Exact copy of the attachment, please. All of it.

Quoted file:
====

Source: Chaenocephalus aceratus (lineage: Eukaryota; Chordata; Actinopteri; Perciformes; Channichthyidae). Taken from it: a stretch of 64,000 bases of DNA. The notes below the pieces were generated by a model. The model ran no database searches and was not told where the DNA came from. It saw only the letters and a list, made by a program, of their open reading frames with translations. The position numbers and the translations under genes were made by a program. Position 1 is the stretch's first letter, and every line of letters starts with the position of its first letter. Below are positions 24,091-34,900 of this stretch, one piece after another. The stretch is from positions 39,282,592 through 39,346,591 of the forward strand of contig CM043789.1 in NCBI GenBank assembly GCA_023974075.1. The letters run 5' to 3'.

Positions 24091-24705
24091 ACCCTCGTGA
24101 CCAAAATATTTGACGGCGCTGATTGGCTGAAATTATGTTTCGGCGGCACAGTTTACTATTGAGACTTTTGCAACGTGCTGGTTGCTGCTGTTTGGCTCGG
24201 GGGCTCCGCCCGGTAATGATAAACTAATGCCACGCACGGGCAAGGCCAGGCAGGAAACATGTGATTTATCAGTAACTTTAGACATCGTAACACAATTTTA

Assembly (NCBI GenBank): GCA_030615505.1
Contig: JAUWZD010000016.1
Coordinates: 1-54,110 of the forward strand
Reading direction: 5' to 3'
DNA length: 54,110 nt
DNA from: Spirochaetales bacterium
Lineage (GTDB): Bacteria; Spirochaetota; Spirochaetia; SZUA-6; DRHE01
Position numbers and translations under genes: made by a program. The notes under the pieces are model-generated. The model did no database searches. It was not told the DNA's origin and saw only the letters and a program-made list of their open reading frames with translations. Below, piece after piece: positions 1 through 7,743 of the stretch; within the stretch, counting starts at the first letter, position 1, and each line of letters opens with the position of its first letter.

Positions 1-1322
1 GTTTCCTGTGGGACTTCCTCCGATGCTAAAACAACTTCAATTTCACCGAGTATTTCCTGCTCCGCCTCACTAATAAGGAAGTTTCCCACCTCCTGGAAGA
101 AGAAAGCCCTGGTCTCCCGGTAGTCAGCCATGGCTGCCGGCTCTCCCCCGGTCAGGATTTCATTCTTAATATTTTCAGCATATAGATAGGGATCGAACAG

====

Source: Chaenocephalus aceratus (lineage: Eukaryota; Chordata; Actinopteri; Perciformes; Channichthyidae). Taken from it: a stretch of 64,000 bases of DNA. The notes below the pieces were generated by a model. The model ran no database searches and was not told where the DNA came from. It saw only the letters and a list, made by a program, of their open reading frames with translations. The position numbers and the translations under genes were made by a program. Position 1 is the stretch's first letter, and every line of letters starts with the position of its first letter. Below are positions 24,091-34,900 of this stretch, one piece after another. The stretch is from positions 39,282,592 through 39,346,591 of the forward strand of contig CM043789.1 in NCBI GenBank assembly GCA_023974075.1. The letters run 5' to 3'.

Positions 24091-24705
24091 ACCCTCGTGA
24101 CCAAAATATTTGACGGCGCTGATTGGCTGAAATTATGTTTCGGCGGCACAGTTTACTATTGAGACTTTTGCAACGTGCTGGTTGCTGCTGTTTGGCTCGG
24201 GGGCTCCGCCCGGTAATGATAAACTAATGCCACGCACGGGCAAGGCCAGGCAGGAAACATGTGATTTATCAGTAACTTTAGACATCGTAACACAATTTTA

Assembly (NCBI GenBank): GCA_030615505.1
Contig: JAUWZD010000016.1
Coordinates: 1-54,110 of the forward strand
Reading direction: 5' to 3'
DNA length: 54,110 nt
DNA from: Spirochaetales bacterium
Lineage (GTDB): Bacteria; Spirochaetota; Spirochaetia; SZUA-6; DRHE01
Position numbers and translations under genes: made by a program. The notes under the pieces are model-generated. The model did no database searches. It was not told the DNA's origin and saw only the letters and a program-made list of their open reading frames with translations. Below, piece after piece: positions 1 through 7,743 of the stretch; within the stretch, counting starts at the first letter, position 1, and each line of letters opens with the position of its first letter.

Positions 1-1322
1 GTTTCCTGTGGGACTTCCTCCGATGCTAAAACAACTTCAATTTCACCGAGTATTTCCTGCTCCGCCTCACTAATAAGGAAGTTTCCCACCTCCTGGAAGA
101 AGAAAGCCCTGGTCTCCCGGTAGTCAGCCATGGCTGCCGGCTCTCCCCCGGTCAGGATTTCATTCTTAATATTTTCAGCATATAGATAGGGATCGAACAG